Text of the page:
Fraud ... What Fraud?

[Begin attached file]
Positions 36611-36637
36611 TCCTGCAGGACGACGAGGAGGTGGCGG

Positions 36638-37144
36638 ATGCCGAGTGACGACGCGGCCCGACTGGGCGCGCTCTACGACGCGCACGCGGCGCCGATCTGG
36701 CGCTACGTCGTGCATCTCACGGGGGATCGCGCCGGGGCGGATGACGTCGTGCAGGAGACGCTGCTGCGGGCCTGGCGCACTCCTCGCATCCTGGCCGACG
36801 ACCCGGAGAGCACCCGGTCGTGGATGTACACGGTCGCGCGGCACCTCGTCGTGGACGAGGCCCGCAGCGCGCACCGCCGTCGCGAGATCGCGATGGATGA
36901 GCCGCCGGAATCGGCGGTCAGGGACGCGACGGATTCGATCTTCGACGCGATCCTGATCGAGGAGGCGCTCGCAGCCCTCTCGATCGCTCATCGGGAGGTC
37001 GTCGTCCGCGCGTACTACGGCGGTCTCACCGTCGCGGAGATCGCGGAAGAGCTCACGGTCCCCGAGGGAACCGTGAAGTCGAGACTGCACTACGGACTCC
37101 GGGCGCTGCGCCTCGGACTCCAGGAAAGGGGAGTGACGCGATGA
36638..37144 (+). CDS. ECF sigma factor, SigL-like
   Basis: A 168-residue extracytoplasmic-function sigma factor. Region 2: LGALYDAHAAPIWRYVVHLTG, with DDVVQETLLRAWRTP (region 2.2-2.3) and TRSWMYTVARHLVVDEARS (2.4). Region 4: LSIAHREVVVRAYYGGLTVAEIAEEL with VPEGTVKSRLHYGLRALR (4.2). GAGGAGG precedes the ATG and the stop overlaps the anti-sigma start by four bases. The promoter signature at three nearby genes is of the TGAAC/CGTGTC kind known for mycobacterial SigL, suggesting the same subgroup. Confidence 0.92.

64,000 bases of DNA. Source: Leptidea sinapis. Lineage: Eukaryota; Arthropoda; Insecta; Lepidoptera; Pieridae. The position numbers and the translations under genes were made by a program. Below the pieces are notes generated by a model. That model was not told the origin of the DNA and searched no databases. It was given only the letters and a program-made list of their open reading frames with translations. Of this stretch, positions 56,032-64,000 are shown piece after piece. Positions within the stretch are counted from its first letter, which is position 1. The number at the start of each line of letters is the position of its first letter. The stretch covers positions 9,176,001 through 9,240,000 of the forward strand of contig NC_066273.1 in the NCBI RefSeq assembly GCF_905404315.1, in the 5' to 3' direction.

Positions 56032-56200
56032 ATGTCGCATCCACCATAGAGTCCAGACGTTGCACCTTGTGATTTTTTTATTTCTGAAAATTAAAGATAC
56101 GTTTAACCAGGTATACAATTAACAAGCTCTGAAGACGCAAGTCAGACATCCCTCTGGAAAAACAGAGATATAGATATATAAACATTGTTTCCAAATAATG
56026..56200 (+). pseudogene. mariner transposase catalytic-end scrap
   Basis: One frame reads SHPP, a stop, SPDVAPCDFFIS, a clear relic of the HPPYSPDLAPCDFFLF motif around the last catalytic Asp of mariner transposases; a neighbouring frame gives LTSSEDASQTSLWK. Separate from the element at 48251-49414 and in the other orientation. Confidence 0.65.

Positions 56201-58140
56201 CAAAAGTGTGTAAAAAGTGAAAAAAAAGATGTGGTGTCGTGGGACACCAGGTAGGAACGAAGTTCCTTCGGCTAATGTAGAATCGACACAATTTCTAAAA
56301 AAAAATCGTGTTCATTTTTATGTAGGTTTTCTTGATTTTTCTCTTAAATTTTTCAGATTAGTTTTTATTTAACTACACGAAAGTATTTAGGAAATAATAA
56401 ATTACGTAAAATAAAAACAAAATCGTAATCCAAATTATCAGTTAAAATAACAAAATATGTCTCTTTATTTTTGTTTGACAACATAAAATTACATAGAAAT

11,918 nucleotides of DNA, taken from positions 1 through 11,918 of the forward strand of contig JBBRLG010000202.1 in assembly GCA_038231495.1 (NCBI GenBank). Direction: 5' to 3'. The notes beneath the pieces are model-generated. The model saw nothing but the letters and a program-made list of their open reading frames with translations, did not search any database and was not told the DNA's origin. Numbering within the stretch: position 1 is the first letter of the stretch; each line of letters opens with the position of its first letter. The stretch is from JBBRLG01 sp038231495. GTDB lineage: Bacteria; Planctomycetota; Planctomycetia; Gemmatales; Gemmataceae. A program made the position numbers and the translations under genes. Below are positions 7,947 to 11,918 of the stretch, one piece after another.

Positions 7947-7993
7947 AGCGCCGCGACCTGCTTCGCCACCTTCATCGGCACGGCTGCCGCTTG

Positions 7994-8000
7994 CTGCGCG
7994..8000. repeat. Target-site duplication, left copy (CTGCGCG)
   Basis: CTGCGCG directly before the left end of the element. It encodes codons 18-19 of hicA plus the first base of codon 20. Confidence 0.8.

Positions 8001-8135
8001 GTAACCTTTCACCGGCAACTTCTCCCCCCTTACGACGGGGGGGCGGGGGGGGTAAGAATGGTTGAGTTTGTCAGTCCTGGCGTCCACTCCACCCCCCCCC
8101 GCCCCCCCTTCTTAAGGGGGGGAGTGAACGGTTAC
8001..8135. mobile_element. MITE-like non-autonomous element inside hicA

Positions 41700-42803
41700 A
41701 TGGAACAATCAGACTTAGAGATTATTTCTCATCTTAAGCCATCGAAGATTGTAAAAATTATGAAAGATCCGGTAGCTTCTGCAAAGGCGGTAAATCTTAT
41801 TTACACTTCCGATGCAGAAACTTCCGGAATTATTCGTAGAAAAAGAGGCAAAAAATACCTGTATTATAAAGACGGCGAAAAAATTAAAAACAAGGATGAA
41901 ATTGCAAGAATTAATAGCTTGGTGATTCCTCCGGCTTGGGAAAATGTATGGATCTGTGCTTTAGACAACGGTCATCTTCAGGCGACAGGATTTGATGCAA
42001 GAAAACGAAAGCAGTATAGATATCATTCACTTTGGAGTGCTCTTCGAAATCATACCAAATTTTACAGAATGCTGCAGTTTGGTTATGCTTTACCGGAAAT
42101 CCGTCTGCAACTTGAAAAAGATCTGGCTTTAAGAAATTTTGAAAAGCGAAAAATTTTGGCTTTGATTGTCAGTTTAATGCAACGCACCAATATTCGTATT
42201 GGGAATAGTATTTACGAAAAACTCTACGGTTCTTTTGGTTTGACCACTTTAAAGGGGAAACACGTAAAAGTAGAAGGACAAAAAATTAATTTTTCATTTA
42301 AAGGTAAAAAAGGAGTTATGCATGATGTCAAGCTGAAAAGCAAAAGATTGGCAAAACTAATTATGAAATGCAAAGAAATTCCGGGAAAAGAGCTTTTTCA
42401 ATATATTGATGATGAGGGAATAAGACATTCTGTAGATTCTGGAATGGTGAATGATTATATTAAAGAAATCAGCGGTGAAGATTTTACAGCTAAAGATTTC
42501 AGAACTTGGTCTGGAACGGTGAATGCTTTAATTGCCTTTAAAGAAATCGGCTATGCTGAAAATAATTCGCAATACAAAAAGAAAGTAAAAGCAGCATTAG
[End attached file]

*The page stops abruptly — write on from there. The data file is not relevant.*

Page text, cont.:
Much has been made of the apparent lack of demand for credit as well as apparent supply (especially well-collateralized and credit-worthy credit) during a period when the banks have been mouth-to-a-fire-hose gorged on money. Small businesses, as UBS notes, have been at the center of this debate - as the engine of the economy, politicians have been vociferous in the face of banks ignoring their suggestions to lend. This initial credit crunch, however, has led to a structural change among small businesses which may have a much larger slowing-impact on OECD growth than is currently understood. Small businesses horded cash and reduced their reliance on bank loans after the crisis as the fear of the credit crunch remains front-and-center (and therefore crushed a key transmission mechanism of monetary policy). This drop in demand is driven by the hidden credit crunch - a structural shift to more just-in-time inventory management regime. This in turn reduces the inventory:sales ratio (which is exactly what we have seen in an unusual divergence from large business and appearing like a structural decline). The worrying aspect of this, and indeed the other credit crunch is that the inventory management regime-change among small businesses exaggerate anaemic growth since restocking has traditionally helped to drive economic growth above trend in a recovery phase. As UBS' Paul Donovan concludes, "the traditional concept of inventory restocking may be a great deal more lacklustre in the current environment."